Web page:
Syllabus - Econ 306 Intermediate Microeconomic Theory...

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Unformatted text preview: Econ 306 Intermediate Microeconomic Theory Spring 2012 PRELIMINARY COURSE SYLLABUS Textbook: Charles R. Hulten University of Maryland Morrill Hall, Room 1106C Robert S. Pindyck and Daniel L. Rubenfeld, Microeconomics, Seventh Edition Course Content: This course is designed to familiarize students with the main body of microeconomic theory at the intermediate undergraduate level. Topics covered include supply and demand analysis, the Invisible Hand principle of Adam Smith, utility maximization, the theory of the profit maximizing firm, competitive and non-competitive industry models, general equilibrium and welfare economics. The material presented is highly abstract and analytical in nature. It is designed as an exposition of the theoretical structure of economics, and formulae, symbols, and graphical analysis will be used, as will calculus. The course will meet twice a week for lectures, with review sessions at the end of some lectures Prerequisites: (ECON200 or AREC250), ECON201, and (MATH220 or MATH140). Exams and Grades: Your course grade will be based on problem sets, two midterm exams and a final exam. The exams will be "objective", i.e., have a multiple choice format. The two midterms will each account for 25 percent of the grade, and the final exam for 40 percent. The final exam will be cumulative. The chapters covered on each exam will be announced in advance of the exam. In addition to the material in the textbook, you may be examined on the material on any topics covered in class that are not covered in the text. There will be six problem sets, each worth up to two points. The highest five scores will be counted, so the maximum number of course points that can be earned is 10. They will be due in class on the dates posted on the course Blackboard page. Your final course grade will be based on the sum of the scores you earn on the exams and problem sets, scaled to reflect the relative weights given to each (i.e., 25-25-40-10). Please note: I do not give special papers or other assignments for "extra credit", so your course grade will be computed entirely from the scores you receive on the exams and problems. Proposed dates for the various exams are shown on the accompanying class schedule. Legal Excuses for Missing an Exam: Under University regulations, a make-up exam is only allowed in the following situations: religious holidays, illness or a major family issue, and participation in University activities at the request of University authorities. The week before or after Spring break is not a legal holiday, so make your travel plans accordingly. If you anticipate missing an exam, contact your T.A. or me immediately. If you miss an exam without advanced anticipation, contact us as soon as possible after the exam. We will give a make-up midterm exam during the semester to those without a legal excuse presented by the time the make-up exam is given, but 25 percent of the maximum points attainable on the regular midterm exam will be automatically deducted from your score. This offer does not apply to the final exam. If no make-up midterm is taken before the end of the semester, a score of zero will be assigned. PLEASE NOTE: Because of the large class size, you MUST take the final exam at the scheduled time on May 15, unless you have a valid university excuse. Conflicts with other final exams are not a valid excuse, nor are travel plans that conflict with the exam. Also, those students taking their exams at the DSS center must start the exam at the same time (and on the same day) as those students taking the exam in the class room. Please check your schedules NOW for possible time conflicts with other courses. Office Hours: Please feel free to discuss course related problems with me or the teaching assistant as frequently as necessary. You are strongly encouraged to ask questions or discuss your difficulties before they become serious. My office hours are: Mondays 1:15-1:50, and Wednesday 1:15-1:50 or by appointment. My telephone number is 405-3549 (on campus, extension 5-3549) and my e-mail is [email protected] Class materials and announcements will be posted on the course Blackboard page. Your T.A.s are Hector Lopez Carbajal ([email protected]) and Ken Ueda ([email protected]). Their office hours will be posted on the course Blackboard page. Planned Class Schedule (Subject to Changes) January January February February February February February February February February February March 25 30 1 6 8 13 15 20 22 27 29 5 Chapter Chapter Chapter Chapter Chapter Chapter Chapter Chapter Chapter Chapter Chapter Chapter 1 2 2,4.4 3 3 3 4 4 4 4,3.6 5 6 Introduction to Course, The Market Economy Supply and Demand Analysis Elasticity (2.4,2.5), Consumer Surplus (4.4) Choice: Utility Function Choice: Budget Constraint Marginal Utility and Optimal Choice Price and Income Changes, Demand Curve Comparative Statics, Engel Curves Income and Substitution Effects Compensating Variation, Price Indexes (3.6) Choice Under Uncertainty, Risk, Insurance The Firm and its Goals March 7 MIDTERM EXAM (Chapters 1 through 5) March March March March April April April April April April April 12 14 26 28 2 4 9 11 16 18 23 Chapter Chapter Chapter Chapter Chapter Chapter Chapter Chapter Chapter Chapter Chapter April 25 MIDTERM EXAM (Chapters 6 through 12) April May May May 30 2 4 9 Chapter Chapter Chapter Chapter May 15 6 7 7 8 8 9 9 10 10,11 12 14 15 16 16 18 Production Cost in Short Run Cost in Long Run The Price-Taking Firm in the Short Run The Price-Taking Firm in the Long Run Equilibrium in Competitive Markets Competitive Markets with Rising Costs Monopoly and Monopsony Monopoly: Decreasing Cost, pricing strategies Monopolistic Competition, product competition Household as Supplier of Labor Investment, Time, and Capital Markets The Price System, GDP, and Pareto Optimality Equity versus Efficiency, Social Welfare Externalities and Public Goods FINAL EXAM (Chapters 1-18, x13,17) 8:00-10:00 AM in class room ...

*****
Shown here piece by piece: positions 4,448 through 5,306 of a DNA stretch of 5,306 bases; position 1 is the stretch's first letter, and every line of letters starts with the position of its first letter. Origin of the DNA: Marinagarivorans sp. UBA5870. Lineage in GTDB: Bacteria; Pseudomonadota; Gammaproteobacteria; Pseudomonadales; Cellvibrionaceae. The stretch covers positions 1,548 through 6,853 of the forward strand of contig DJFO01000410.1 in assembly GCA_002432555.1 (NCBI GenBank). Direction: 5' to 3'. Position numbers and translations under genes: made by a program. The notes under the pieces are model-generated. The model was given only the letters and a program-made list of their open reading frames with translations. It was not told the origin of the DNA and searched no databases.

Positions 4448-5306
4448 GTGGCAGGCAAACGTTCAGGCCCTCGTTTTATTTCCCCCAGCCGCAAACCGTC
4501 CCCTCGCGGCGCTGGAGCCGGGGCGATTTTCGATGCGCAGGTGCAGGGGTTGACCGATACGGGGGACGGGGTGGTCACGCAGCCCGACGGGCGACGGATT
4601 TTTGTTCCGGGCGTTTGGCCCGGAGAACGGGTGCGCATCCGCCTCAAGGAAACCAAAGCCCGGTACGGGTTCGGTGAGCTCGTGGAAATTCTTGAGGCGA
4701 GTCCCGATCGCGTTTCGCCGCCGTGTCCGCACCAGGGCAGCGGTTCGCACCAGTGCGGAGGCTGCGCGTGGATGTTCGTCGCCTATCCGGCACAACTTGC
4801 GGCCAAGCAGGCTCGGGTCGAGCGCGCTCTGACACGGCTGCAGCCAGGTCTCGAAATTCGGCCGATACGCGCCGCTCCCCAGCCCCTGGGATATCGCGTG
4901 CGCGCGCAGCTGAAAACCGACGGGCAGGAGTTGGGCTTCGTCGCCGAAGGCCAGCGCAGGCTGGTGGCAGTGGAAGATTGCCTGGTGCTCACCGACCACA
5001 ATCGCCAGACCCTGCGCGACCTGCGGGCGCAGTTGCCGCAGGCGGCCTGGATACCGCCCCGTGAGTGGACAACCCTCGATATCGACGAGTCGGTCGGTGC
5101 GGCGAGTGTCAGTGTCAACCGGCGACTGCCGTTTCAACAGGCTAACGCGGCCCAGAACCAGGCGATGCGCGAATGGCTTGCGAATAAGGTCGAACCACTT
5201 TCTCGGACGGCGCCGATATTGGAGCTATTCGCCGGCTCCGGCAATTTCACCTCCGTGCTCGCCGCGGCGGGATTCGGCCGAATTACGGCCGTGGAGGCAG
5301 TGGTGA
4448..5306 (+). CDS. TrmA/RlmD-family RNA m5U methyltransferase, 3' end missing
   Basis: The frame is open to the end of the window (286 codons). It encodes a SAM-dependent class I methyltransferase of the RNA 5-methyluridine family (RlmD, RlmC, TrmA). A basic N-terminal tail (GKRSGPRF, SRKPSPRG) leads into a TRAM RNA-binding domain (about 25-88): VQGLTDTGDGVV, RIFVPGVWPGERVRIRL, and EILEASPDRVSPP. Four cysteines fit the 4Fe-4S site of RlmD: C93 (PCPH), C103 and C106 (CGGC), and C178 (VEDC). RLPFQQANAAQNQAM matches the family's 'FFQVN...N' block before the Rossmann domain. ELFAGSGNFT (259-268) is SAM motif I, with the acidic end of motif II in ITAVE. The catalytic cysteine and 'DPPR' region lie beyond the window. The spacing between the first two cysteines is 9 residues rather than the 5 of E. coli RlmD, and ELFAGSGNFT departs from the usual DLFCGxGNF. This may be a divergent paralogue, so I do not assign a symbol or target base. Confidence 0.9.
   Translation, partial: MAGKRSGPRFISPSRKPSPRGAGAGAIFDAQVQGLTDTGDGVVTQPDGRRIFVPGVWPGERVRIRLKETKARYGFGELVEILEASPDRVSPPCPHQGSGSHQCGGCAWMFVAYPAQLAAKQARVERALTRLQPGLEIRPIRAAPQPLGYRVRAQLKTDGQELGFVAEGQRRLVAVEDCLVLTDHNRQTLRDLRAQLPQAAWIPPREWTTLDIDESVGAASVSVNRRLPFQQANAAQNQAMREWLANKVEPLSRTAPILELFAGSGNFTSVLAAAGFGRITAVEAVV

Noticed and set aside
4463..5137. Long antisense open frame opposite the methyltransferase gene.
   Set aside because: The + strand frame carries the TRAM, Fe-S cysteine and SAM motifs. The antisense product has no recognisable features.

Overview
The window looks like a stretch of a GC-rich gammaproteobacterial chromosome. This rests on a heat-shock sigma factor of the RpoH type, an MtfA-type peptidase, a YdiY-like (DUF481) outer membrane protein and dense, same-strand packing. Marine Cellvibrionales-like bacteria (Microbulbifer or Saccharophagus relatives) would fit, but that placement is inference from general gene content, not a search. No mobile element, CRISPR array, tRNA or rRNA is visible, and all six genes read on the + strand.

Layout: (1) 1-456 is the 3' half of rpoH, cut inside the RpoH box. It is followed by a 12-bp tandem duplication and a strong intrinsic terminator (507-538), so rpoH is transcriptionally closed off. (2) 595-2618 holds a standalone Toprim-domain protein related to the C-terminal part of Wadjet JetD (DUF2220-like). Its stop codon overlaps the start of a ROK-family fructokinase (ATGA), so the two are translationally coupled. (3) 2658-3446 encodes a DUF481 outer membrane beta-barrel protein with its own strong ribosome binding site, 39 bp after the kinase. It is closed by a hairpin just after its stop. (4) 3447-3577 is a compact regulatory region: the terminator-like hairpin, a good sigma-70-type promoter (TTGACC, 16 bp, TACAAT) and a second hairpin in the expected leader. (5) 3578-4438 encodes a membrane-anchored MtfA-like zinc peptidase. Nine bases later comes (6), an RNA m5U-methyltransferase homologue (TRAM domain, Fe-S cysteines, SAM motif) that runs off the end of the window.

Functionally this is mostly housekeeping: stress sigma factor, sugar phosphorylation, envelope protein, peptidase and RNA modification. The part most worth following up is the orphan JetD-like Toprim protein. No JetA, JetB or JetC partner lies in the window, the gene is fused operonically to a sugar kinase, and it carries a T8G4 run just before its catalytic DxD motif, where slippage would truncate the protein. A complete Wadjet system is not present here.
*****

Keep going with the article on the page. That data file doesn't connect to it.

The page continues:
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This note was uploaded on 01/25/2012 for the course ECON 306 taught by Professor Cramton during the Spring '06 term at Maryland.